Organizers of the planned April 22 counterdemonstration against the Rev. Richard Butler's Aryan Youth skinhead conference have been denied use of the North Idaho College campus.
Clarence Haught, dean of vocational education and acting NIC president, said organizers did not follow procedures in requesting permission to stage the event. Officials also were concerned about security problems."This could attract problems," Haught said. "It's being termed an anti-skinhead march, and we don't want to tempt confrontation."
He also said the request, by the Citizens for Nonviolent Action Against Racism, was filed late. The request also said the organizers were working with a campus organization called the Mozambique Support Network, but Haught said that group's adviser was unaware of the affiliation.
Lisa Anderson, one of the gathering's organizers, called the college's decision "blatantly inconsistent" with past decisions. She said on-campus civil rights events ranging from a Martin Luther King Day ceremony to a human rights celebration have taken place with NIC officials' blessing.
"They are definitely picking sides," Anderson said of the college's campus events committee, which rejected the request on Tuesday. "They are choosing for the people of Coeur d'Alene how to go forward with civil rights."
The citizens group had asked for use of the college grounds and the Bonner Room in the Student Union for various panel discussions and gatherings after the march.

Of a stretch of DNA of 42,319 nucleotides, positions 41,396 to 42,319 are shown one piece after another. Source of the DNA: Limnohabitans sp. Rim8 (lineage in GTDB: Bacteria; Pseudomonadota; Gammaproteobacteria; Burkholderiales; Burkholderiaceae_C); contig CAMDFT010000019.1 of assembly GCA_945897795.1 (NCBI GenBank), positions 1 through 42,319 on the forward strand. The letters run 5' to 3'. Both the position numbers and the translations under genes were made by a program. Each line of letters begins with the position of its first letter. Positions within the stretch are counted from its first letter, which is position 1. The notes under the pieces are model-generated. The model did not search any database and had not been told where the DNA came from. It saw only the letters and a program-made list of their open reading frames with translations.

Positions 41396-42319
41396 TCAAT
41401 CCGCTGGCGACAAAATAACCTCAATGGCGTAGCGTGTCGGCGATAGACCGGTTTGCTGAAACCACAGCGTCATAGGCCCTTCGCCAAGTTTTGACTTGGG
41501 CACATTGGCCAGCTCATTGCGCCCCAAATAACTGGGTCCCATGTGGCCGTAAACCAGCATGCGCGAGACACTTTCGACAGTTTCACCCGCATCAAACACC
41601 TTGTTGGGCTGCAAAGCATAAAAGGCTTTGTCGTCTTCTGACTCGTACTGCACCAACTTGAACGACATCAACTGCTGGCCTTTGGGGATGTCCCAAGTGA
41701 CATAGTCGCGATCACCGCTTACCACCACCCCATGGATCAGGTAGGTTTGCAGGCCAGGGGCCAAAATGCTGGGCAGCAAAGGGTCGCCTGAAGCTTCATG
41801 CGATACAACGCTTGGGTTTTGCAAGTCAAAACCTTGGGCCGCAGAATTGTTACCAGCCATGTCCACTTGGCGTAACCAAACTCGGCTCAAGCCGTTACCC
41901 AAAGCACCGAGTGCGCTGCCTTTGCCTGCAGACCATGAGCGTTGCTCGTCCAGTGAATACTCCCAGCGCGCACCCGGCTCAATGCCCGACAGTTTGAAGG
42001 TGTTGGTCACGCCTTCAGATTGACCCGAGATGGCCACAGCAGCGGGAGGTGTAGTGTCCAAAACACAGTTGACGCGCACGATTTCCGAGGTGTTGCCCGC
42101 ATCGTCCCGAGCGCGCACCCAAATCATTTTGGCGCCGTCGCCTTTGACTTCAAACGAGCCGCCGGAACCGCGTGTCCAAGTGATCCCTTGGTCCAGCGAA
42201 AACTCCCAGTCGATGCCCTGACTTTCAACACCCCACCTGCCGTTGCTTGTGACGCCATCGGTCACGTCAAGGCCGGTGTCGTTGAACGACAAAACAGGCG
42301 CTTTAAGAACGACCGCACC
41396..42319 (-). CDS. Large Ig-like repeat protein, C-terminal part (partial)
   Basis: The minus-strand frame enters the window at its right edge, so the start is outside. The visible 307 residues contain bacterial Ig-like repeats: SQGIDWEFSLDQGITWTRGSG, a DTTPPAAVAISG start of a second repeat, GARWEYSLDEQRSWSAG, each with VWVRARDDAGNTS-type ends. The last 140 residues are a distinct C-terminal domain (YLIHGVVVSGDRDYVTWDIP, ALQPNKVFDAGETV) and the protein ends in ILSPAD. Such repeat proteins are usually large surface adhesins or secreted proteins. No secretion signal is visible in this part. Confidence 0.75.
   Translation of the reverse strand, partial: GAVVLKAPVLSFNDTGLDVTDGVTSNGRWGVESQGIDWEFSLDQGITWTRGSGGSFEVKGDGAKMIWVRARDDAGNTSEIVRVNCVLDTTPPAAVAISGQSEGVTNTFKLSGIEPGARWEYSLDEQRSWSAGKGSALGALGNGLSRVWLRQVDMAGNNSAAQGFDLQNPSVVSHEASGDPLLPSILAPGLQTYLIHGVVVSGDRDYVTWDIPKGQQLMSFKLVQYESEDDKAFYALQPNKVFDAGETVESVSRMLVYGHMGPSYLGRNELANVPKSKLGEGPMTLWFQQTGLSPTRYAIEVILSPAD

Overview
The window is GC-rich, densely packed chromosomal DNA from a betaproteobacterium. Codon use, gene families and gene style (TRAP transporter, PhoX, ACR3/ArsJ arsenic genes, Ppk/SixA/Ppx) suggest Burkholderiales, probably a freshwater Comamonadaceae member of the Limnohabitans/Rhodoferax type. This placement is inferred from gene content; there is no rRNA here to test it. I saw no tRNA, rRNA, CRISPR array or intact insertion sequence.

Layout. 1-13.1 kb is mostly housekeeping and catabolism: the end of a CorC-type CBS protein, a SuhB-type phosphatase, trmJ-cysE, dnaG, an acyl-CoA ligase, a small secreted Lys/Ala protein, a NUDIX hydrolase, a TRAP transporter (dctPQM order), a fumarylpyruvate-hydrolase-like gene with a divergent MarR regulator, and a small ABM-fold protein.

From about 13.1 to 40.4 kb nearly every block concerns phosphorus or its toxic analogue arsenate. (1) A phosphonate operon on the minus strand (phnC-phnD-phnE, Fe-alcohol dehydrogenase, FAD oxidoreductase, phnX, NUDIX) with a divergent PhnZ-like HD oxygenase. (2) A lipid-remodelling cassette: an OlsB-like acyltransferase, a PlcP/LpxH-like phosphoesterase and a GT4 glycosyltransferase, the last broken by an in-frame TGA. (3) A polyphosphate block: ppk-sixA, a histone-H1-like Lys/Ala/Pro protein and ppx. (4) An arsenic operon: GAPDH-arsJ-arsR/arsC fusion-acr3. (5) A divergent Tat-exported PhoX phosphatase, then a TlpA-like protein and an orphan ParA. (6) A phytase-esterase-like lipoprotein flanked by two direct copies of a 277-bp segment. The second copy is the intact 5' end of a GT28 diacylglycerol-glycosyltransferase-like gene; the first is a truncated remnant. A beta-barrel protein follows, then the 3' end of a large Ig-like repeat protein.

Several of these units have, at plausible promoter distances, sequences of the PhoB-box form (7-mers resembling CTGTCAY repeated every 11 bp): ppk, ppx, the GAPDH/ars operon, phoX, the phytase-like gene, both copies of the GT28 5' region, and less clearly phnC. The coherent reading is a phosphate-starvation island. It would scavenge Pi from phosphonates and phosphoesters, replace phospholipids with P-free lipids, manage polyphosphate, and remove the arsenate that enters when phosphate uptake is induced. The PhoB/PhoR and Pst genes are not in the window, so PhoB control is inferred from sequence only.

Groups from as far away as Seattle and Utah are expected to participate in the march, a seven-mile walk up the U.S. 95 bike path toward the Aryan Nations compound, where Butler plans a conference for racist youths known as "skinheads," named for their close-cropped hair.
Anderson said organizers are looking for another place to hold their meetings, and they have not given up on the college.
Group members have been at odds with other organizations, including the Kootenai County Task Force on Human Relations, as civil rights activists wrestle with the dilemma of dealing with Butler's plans.
On one side are people who believe counterdemonstrations only draw attention to racist groups, giving them the publicity they seek. Others, such as the citizens group, believe if racism is ignored it will be allowed to quietly grow.
At a meeting Wednesday night at NIC, Coeur d'Alene Mayor Ray Stone sided with the Kootenai County Task Force, which plans a variety of low-key demonstrations to show support for civil rights in northern Idaho.